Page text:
Vermont 100-Planning and Mental Preparation

By Lindsay Simpson, The Run Formula Coach

It’s now less than a month away from the big day. You’re training your body for the huge challenge ahead. You’re running the miles, doing the core and strength work, practicing technical trails, and getting in lots of hill climbing and descending. And of course you’re practicing your hydration and fueling to prepare your digestive system. As you move into the taper phase of training, this is a good time to sharpen your plans and mental state for completing VT 100.

Here are a few specifics:

Study the course profile and aid stations.

As you may know, the course is almost 70% rolling dirt road and about 30% trails, with a teensy bit of paved road thrown in. Overall, you’ll cover about 17,000 ft of elevation gain, and loss. If we do the math, that’s about 170 ft of climbing per mile. This is a good ratio of miles to elevation that you can match during training. So a 50 mile run week should also aim to cover about 8-9,000 ft of climbing and descending. A couple other notes about the course. Notice also that the first 25 miles are relatively easy compared with miles 60-85.

A good fact to realize now, so it isn’t a nasty surprise when you’re many hours in and very fatigued. Secondly, there are 25 aid stations for the 100 mile event. The longest runners will go between aid stations is only 5 miles. This is a massive help out there; and can be a big time suck.

Spending just 2.5 minutes at each aid station will add up to a full hour on course. You don’t necessarily have to stop at every aid station. If you have crew and/or pacers, be sure to review the aid station list with them and discuss when and what you might want for support.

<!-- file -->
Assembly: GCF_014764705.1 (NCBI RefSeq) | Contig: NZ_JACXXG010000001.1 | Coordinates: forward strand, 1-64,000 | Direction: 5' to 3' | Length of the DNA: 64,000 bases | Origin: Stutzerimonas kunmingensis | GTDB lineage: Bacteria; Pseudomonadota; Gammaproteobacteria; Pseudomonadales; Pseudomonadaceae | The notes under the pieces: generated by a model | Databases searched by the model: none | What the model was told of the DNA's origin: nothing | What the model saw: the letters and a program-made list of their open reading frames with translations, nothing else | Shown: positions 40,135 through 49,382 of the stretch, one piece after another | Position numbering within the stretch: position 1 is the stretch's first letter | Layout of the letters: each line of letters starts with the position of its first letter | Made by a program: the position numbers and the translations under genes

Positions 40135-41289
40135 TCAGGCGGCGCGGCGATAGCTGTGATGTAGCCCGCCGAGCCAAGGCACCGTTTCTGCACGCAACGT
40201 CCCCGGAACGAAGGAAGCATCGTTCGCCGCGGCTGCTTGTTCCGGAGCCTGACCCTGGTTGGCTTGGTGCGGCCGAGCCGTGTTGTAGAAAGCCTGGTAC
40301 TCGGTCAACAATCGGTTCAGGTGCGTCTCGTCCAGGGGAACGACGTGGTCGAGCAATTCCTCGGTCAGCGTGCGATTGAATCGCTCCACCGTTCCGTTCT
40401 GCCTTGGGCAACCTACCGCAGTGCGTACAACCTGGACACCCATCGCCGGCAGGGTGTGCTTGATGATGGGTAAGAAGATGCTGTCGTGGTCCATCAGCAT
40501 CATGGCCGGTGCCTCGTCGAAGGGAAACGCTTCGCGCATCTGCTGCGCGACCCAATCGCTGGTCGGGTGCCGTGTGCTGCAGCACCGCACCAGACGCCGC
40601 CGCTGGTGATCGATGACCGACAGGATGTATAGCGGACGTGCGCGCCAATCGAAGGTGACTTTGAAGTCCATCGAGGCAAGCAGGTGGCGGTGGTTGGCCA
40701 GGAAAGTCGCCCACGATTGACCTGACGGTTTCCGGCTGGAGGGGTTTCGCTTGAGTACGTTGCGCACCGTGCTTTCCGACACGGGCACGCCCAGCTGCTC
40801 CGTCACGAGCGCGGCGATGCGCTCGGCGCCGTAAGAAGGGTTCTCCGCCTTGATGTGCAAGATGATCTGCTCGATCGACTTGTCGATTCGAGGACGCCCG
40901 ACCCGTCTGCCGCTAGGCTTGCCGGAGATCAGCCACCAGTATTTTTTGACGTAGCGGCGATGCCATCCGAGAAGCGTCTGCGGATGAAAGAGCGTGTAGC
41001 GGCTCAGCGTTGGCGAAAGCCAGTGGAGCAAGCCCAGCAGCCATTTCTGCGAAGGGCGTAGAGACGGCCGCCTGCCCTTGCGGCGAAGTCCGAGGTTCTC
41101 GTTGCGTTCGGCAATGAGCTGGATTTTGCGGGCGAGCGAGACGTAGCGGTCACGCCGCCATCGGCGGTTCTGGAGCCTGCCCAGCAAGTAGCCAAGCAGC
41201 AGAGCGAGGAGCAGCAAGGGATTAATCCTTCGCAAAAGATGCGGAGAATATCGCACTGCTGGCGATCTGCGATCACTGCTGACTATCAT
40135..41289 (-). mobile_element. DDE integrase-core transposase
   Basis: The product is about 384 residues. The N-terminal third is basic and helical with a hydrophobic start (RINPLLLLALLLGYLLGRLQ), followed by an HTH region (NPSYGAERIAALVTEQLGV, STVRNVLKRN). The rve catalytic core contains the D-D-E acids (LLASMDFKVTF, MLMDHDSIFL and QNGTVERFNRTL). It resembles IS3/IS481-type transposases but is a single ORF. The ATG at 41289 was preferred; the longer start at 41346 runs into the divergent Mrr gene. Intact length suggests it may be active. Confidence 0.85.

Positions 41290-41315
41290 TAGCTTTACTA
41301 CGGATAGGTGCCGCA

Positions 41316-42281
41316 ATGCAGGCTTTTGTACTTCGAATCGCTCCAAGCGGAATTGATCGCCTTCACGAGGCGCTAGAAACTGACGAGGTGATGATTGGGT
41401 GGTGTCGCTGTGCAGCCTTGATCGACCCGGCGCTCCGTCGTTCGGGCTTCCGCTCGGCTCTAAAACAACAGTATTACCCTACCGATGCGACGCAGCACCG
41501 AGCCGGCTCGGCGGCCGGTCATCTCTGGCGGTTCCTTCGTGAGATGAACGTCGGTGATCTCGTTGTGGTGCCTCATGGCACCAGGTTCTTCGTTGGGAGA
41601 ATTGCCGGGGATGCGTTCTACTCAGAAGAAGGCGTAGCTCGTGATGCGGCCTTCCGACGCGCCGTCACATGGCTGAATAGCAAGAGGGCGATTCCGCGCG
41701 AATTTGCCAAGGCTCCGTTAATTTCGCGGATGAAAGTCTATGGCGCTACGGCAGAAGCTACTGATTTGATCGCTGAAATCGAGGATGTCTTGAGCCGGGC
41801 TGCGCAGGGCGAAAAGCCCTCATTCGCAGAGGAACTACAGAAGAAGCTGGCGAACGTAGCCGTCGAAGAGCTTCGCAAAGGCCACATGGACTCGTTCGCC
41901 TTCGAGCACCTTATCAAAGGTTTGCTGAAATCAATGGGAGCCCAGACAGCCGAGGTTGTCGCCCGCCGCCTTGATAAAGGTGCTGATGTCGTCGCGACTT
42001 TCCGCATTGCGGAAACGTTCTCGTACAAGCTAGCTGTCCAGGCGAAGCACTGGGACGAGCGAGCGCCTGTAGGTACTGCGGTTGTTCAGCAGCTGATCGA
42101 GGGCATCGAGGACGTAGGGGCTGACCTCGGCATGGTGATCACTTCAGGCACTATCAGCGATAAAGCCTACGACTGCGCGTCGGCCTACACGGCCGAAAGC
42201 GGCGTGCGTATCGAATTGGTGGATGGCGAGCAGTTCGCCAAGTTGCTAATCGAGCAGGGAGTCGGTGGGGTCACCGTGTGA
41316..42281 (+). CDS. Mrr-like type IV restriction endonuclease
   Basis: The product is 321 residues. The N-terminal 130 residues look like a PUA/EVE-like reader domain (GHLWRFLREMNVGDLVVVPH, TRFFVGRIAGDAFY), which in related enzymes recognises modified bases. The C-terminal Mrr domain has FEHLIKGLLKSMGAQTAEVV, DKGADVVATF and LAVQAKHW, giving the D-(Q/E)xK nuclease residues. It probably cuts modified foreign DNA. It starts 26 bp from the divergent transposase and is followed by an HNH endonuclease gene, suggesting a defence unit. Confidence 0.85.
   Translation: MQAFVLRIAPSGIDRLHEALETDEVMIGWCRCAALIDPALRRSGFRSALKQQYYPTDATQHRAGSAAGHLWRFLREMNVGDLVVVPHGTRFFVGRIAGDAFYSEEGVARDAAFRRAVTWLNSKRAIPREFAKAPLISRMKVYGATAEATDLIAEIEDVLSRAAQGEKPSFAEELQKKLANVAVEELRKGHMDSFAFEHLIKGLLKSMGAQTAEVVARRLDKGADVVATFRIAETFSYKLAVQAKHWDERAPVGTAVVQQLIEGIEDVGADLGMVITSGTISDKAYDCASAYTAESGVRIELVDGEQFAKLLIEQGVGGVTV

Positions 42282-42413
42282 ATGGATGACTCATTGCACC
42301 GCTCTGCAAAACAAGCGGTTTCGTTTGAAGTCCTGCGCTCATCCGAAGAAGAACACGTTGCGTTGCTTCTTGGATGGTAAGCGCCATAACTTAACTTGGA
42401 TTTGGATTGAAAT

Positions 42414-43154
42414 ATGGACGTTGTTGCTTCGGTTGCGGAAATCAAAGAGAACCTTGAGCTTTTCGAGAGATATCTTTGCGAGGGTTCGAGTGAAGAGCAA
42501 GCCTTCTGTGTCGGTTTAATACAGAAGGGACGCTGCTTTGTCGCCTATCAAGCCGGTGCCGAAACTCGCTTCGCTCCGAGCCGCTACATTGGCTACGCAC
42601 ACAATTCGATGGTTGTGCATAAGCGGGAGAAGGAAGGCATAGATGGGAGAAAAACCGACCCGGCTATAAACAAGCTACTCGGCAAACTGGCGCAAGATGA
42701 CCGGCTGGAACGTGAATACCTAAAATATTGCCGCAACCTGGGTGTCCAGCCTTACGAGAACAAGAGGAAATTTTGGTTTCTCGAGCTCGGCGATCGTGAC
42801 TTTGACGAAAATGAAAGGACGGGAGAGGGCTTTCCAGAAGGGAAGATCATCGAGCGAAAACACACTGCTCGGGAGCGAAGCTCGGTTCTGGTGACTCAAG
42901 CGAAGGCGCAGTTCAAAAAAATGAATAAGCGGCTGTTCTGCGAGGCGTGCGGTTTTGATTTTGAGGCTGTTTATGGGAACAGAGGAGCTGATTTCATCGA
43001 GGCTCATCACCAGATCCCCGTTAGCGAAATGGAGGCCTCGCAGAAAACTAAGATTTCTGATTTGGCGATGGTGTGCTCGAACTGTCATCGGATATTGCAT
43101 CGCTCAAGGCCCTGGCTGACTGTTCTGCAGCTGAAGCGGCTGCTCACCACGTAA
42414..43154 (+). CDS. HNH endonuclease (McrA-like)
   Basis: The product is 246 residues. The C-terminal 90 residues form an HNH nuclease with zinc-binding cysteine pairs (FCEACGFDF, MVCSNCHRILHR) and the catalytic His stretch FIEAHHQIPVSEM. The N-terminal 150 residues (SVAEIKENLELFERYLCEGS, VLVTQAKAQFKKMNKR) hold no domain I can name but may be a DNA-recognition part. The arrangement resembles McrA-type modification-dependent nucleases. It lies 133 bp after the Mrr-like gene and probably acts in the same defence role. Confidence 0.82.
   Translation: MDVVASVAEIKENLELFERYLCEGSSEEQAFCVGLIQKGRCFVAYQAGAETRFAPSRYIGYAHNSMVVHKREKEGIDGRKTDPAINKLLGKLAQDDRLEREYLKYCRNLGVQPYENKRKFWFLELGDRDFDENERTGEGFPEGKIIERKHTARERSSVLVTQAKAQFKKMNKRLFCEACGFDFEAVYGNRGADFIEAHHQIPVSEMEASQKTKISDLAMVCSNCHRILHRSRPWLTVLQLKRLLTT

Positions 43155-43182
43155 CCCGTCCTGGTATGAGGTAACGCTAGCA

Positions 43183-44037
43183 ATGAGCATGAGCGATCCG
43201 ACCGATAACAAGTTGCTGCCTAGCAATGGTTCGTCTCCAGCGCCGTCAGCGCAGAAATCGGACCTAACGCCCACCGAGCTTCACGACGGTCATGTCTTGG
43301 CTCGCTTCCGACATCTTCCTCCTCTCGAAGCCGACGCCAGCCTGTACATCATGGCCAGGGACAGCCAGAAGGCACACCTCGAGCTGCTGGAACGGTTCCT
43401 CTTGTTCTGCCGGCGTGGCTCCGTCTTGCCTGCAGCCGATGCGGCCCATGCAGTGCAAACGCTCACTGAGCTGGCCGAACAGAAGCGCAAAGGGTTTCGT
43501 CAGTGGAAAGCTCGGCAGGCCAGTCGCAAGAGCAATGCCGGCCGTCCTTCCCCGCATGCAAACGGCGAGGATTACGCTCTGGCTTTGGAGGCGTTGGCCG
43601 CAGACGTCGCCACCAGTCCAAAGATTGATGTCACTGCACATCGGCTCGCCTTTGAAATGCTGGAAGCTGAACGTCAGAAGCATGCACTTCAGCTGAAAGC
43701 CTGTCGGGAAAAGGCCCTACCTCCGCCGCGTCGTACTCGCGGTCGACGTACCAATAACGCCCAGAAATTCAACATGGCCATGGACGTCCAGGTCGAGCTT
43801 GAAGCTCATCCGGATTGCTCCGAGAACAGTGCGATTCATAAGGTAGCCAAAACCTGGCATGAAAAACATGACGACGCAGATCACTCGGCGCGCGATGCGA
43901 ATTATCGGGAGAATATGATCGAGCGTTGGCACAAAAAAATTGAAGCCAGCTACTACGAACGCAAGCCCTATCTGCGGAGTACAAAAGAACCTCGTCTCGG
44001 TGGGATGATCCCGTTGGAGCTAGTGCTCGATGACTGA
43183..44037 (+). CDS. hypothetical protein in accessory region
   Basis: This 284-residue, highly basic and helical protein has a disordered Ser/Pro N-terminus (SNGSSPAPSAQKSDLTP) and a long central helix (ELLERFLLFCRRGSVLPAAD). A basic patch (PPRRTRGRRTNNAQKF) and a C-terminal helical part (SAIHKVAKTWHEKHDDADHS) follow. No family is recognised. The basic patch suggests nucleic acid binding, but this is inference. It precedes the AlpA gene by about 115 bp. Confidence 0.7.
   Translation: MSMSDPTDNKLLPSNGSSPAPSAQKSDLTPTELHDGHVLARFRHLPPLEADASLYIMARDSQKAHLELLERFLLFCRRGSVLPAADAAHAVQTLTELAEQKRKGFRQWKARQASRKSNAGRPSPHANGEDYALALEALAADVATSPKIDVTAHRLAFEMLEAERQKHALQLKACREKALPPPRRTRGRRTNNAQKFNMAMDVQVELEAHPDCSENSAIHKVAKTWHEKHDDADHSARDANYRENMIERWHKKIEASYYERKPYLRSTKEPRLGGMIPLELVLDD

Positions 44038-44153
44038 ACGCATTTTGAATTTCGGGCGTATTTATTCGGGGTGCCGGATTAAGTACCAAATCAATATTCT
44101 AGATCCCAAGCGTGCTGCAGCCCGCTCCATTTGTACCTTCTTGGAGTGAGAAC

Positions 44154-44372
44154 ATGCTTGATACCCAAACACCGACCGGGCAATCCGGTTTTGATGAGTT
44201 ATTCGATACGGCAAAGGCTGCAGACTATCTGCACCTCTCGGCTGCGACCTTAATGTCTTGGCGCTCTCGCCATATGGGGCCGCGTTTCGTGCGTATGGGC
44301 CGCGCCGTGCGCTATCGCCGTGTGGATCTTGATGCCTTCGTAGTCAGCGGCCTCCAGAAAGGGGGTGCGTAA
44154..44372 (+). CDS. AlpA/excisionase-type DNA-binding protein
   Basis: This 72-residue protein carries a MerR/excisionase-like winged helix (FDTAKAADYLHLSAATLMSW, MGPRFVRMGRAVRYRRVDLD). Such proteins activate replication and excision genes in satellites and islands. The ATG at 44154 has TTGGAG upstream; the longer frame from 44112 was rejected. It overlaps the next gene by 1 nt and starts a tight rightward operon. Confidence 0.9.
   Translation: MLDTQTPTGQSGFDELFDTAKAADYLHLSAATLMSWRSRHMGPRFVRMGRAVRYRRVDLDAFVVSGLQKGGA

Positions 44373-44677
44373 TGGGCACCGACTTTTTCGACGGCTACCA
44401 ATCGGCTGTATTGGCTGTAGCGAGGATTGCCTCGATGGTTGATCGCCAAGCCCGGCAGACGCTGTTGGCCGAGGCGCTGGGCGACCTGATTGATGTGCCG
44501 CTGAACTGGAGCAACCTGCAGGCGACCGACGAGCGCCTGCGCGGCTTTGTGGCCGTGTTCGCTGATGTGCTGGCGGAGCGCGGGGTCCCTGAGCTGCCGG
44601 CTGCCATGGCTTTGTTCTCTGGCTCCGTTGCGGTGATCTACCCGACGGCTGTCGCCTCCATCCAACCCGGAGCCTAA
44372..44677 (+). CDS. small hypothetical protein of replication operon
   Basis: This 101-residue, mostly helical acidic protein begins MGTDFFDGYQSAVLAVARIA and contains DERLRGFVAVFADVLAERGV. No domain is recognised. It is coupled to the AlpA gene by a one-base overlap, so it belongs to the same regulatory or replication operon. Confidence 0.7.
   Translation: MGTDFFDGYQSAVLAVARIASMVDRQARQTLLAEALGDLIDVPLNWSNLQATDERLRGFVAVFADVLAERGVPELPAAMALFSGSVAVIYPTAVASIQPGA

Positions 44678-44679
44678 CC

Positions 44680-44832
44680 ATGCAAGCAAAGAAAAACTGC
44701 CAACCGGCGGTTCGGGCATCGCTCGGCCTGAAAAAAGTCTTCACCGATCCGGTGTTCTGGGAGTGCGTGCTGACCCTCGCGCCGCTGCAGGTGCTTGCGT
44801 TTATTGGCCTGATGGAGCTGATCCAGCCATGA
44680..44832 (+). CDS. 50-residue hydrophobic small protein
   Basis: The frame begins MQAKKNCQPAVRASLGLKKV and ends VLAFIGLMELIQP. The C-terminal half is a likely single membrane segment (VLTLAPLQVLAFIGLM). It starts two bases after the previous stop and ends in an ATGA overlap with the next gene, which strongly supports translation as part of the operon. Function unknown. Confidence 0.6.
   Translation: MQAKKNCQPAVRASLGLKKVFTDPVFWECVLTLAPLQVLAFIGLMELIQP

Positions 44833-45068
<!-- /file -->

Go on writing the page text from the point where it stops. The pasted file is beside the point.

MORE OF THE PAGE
Prepare your mental mantras and strategies.

Our visions of success keep us motivated and engaged through the long months of training and through the challenges of race day. Maybe you want to run faster than last year? Will you be chasing that large sub-24 hour finish belt buckle? Or perhaps you are excited to cross under that beautiful finish line in the woods? (For more on goal setting, check out Jack’s blog here.) Regardless of your finish goal, it’s inevitable that you’ll experience physical, mental and emotional highs and lows at different points throughout the event.

To handle these tough moments with grit and grace, you’ll need a prepared list of strategies that help you continuously tune your mind to the positivity channel. Prepare in advance by rehearsing a powerful, simple mantra such as “Strong mind, strong body” or “I’m tougher than this hill”. Think deeply about why you’re tackling this goal. Your “why” is a powerful tool to call on when you encounter a rough patch. Another useful strategy is simply counting – foot steps, cows, or other external stimuli that distract your brain from pain. For more on mental strategies, check out Deena Kastors’ new book “Let Your Mind Run”.


Be ready to solve problems.

You can plan and plan and plan, and the unexpected is still going to happen on race day – especially in an event this long. The best predictor of your success is going to be your mental flexibility and willingness to problem solve. This race has 30 years of history and countless helpful people on course; including aid station volunteers, veteran runners, medical professionals and your loved ones. When you find yourself in the thick of an unforeseen challenge, ask for help. Chances are someone else out there has experienced the same issue and can guide you to a solution.

We all want to see you at the finish line.

Thanks again to THE RUN FORMULA for providing us with these training tips!

The Run Formula

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